Showing posts from June, 2013

The three questions coaches need to answer

I was at a coaches' training this weekend (taking the training, not leading it this time). The coaches involved had varying levels of coaching experience and confidence. They were all there to learn because like most people who dedicate their work to the study of human behaviour, they believe there is always more to learn.

We all face the same three questions as coaches:

1) How do our clients know what they want to change? We can't assume they are using the same criteria or even the same thinking processes that we are. Coaches take training because they never know enough about the processes that lead to the best choices.

2) How do we help people make change? We all want to intervene as little as possible because that seems like the most useful way to enable someone to change in a way that will work for them. But it's hard to know where to apply a useful nudge. Coaches take training because they are always looking for tools that will get better results with less interferenc…

I Require Connection to Pursue my Passion

I suppose this heading might take your thoughts in lots of different directions. That's the way both connection and passion work.

The direction I intend you to remember is that this sentence is a mnemonic that will allow you to quickly recall 5 useful beliefs about human beings. These beliefs will help you feel better, connect better with others, and set goals that are worth your time, your energy and your enthusiasm.

I is for Integration. Believe that each human being (even you) is one unified being, that body and mind and unconscious processes all work together as just one integrated system.

R is for Resourcefulness. Believe that each human being (even you) has the strengths, characteristics and intelligence to live a more satisfying life.

C is for Connection. Believe that the mind/body system of each human being (even you) is exquisitely equipped for observing and connecting with other human beings.

P is for Predictable. Believe that each human being (even you) works in pattern…

The 4 Ps on the Path to Performance

Who has time for complicated theories? Even those of us who love rich complex thought, especially combined with clever wordplay, have only a little time for it. It's the square of exquisite dark chocolate in our diets, not the leafy greens that keep us healthy and moving.

This morning, I'm going to offer you a simple way to think about how you are getting the results you are getting. Most of us don't think about performance (except in phrases like performance review). We think about getting things done and satisfaction and relationships. But. . . . whatever you do in a day is a performance and you can decide where you would like to perform better (which is a more direct way to think about where you would like to get better results).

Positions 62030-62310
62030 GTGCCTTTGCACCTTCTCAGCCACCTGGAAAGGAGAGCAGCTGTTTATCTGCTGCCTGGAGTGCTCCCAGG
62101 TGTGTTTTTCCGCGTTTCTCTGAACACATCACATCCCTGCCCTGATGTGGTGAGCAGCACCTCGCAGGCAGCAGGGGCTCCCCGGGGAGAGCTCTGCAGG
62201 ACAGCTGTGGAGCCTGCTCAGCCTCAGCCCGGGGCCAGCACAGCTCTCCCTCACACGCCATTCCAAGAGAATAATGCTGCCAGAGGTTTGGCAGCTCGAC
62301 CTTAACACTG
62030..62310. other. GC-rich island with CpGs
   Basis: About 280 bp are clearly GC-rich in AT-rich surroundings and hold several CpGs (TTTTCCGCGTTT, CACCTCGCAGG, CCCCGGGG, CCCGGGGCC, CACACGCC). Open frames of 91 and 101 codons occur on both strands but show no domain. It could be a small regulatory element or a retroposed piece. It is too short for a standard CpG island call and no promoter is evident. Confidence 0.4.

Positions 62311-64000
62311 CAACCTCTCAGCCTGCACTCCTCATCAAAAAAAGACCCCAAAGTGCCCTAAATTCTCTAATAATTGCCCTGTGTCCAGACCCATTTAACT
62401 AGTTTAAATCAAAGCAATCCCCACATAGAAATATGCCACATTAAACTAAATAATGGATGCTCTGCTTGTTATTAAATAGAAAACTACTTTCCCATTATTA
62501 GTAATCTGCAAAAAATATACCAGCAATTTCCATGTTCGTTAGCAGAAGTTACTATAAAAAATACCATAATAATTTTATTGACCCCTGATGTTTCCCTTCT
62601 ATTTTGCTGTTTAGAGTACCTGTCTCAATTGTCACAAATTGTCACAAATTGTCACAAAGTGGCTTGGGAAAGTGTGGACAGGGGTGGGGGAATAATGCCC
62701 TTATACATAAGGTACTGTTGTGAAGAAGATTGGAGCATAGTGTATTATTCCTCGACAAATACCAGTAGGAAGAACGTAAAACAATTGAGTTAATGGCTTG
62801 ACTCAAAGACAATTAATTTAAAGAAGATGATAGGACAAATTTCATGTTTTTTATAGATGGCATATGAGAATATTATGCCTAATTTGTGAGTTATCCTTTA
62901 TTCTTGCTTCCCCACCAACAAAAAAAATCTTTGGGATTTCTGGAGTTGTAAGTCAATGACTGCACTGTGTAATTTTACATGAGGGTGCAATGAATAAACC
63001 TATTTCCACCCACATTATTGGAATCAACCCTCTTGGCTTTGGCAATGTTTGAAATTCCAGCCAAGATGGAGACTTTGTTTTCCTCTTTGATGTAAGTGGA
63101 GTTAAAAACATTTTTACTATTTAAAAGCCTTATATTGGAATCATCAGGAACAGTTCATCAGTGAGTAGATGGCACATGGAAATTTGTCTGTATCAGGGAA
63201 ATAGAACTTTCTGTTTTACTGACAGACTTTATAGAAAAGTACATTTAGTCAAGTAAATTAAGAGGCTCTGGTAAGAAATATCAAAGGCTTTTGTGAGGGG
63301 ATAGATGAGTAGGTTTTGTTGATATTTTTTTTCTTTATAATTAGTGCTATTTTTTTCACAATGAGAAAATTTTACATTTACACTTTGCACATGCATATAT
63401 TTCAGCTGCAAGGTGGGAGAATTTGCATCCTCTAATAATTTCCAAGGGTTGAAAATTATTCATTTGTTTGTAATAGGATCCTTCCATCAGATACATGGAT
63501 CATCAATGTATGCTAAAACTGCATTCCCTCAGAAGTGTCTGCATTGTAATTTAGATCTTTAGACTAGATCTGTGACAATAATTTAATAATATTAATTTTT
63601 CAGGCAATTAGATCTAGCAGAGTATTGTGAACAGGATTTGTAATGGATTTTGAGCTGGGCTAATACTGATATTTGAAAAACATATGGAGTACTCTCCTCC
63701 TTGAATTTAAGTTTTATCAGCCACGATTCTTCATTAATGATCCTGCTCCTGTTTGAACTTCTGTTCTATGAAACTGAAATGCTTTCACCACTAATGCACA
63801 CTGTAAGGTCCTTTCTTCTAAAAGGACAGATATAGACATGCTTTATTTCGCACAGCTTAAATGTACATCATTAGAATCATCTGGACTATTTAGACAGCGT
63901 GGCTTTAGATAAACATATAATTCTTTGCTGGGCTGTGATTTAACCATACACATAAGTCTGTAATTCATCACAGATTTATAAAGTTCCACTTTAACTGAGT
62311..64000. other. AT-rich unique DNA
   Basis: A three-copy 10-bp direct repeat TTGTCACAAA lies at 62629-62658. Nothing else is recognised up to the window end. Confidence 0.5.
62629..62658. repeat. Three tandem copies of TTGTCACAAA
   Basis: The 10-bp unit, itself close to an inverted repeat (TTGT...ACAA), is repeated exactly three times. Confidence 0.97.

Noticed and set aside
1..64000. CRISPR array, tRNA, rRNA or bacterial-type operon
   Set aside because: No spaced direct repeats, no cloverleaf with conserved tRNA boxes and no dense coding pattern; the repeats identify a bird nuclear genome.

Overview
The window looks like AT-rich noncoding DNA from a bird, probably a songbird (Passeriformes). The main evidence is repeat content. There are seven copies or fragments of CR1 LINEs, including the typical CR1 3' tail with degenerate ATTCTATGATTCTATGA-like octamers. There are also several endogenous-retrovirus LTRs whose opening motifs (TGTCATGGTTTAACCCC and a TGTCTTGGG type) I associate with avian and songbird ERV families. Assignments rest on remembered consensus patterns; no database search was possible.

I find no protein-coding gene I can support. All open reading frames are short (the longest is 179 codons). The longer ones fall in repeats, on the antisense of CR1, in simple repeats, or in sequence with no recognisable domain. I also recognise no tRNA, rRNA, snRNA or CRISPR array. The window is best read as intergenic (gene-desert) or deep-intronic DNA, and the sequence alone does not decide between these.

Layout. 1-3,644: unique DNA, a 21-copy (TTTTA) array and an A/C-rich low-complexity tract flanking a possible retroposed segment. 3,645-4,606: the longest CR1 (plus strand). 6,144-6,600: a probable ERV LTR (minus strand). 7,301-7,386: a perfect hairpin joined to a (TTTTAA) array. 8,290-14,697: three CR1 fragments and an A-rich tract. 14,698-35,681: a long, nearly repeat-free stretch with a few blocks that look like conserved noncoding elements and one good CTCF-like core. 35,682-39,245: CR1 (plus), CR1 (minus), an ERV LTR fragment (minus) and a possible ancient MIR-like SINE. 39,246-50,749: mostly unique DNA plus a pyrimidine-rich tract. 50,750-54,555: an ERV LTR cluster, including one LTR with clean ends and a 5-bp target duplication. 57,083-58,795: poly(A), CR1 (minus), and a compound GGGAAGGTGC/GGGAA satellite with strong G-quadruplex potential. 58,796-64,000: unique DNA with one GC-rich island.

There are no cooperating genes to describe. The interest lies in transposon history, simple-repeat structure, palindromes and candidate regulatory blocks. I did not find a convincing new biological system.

The four Ps of performance:

Pain:  I know. It's a terrible place to start. But pain is an indication that there's something that needs to change. And working through pain extends your endurance and ability.

Problem: All pain is a probl…

Permission to put the right label on what you feel

Did you ever have a feeling that was different from what people expected you to feel? There's an interesting motivation that comes from finding the right word for what you are feeling. It's as if the right word gives edges to the feeling. You might still feel it, but you are also able to begin to imagine that you might feel something else too.

This framing only happens when you are congruent with the word you choose. When other people give you other labels, the feeling leaks out around the edges. Because it is not contained, it colours all of your attention, even the part that is feeling out the label and working to understand what does or does not fit.The leak is every bit as messy as it sounds, and it keeps you stuck trying to figure out a feeling instead of free to move past it or through it.

When you are supporting someone else and you can tell they have found the right word, give them a few minutes (or hours or days) to adjust their perceptions around this word. It's …

Is coaching just another word for therapy?

I recently attended a workshop where the leader (an internationally acclaimed psychologist) often applied research on therapy to the practice of coaching. For instance, if it is true that therapy should be evaluated after 3 sessions and declines dramatically in effectiveness after 10 sessions, then that same metric will be true of coaching. The implication is that coaching, like therapy, is about returning people to a condition where they are capable of managing their lives without assistance.

Is that what coaching does?  It's certainly true that coaching is often about solving problems and good coaches often enjoy solving a problem quickly and effectively.  However, from another point of view, if coaches wanted to solve problems they should a) solve their own and b) stop hanging out with top performers who also like solving problems. It may be true that elite athletes, actors and musicians require coaching throughout their careers because they are somehow constitutionally incapab…